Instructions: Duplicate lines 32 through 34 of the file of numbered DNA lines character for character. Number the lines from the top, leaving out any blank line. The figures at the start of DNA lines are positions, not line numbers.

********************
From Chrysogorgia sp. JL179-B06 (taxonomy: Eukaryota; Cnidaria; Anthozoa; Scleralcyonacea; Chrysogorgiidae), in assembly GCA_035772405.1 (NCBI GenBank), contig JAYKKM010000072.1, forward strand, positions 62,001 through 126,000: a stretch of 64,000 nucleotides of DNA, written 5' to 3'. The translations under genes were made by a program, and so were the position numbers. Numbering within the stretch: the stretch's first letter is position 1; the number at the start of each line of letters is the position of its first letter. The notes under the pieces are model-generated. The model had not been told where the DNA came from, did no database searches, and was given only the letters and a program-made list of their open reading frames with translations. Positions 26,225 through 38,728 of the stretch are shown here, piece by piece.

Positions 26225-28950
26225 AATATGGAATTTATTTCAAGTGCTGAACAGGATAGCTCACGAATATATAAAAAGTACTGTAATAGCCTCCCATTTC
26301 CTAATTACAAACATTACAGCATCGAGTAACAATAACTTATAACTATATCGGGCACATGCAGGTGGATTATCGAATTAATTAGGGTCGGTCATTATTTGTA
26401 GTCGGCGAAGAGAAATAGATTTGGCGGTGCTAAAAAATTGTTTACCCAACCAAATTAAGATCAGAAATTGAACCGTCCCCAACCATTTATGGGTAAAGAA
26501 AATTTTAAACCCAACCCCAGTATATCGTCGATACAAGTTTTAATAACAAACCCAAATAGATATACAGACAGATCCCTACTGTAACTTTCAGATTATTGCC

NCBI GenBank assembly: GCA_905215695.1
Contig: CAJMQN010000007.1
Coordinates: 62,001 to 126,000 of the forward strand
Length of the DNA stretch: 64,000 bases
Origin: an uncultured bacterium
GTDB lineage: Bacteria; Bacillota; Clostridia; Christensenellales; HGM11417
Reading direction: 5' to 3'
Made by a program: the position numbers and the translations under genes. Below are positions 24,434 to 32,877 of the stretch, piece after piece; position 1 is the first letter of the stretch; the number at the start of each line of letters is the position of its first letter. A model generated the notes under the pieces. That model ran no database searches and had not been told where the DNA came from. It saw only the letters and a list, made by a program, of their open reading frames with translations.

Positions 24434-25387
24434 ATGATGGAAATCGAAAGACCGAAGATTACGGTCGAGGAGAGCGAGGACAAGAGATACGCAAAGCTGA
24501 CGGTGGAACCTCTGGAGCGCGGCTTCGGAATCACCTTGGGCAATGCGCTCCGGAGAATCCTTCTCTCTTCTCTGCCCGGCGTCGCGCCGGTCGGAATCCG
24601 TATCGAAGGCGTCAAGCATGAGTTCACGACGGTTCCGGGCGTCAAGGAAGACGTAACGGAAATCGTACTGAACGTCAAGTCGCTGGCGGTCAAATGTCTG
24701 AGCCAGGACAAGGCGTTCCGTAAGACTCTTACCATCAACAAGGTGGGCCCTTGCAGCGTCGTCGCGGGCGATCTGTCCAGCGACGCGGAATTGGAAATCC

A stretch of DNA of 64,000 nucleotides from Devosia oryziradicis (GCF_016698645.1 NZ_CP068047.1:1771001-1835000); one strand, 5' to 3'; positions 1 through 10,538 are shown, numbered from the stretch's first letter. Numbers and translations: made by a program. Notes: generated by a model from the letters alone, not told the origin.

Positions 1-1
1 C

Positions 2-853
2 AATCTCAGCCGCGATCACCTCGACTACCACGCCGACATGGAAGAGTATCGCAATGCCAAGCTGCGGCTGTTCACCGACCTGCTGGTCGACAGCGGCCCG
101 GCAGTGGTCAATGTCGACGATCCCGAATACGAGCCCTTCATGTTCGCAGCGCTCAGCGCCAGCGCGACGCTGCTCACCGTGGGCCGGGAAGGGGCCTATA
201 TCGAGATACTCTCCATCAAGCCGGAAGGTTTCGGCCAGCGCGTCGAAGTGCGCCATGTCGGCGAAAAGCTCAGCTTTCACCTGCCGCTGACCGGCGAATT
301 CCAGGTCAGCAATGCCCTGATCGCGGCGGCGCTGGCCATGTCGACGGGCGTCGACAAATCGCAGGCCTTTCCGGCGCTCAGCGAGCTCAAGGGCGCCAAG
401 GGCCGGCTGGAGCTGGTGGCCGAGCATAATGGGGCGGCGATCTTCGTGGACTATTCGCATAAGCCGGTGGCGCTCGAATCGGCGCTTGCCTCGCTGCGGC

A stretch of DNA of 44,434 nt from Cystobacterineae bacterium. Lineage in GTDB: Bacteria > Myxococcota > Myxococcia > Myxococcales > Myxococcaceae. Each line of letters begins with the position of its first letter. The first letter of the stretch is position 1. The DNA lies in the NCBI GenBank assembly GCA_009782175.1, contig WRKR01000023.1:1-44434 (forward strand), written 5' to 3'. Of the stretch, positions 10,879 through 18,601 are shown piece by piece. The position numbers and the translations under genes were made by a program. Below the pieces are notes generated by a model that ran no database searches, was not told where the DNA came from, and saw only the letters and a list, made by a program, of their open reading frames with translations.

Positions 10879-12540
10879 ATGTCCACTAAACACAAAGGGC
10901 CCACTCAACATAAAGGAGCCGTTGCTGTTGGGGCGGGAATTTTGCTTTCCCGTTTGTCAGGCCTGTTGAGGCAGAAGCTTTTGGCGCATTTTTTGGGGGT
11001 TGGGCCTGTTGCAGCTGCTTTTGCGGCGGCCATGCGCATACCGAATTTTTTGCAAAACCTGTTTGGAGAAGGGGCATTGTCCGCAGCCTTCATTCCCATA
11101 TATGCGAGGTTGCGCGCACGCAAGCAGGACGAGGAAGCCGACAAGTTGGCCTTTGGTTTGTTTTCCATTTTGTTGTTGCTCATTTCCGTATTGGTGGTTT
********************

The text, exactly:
10901 CCACTCAACATAAAGGAGCCGTTGCTGTTGGGGCGGGAATTTTGCTTTCCCGTTTGTCAGGCCTGTTGAGGCAGAAGCTTTTGGCGCATTTTTTGGGGGT
11001 TGGGCCTGTTGCAGCTGCTTTTGCGGCGGCCATGCGCATACCGAATTTTTTGCAAAACCTGTTTGGAGAAGGGGCATTGTCCGCAGCCTTCATTCCCATA
11101 TATGCGAGGTTGCGCGCACGCAAGCAGGACGAGGAAGCCGACAAGTTGGCCTTTGGTTTGTTTTCCATTTTGTTGTTGCTCATTTCCGTATTGGTGGTTT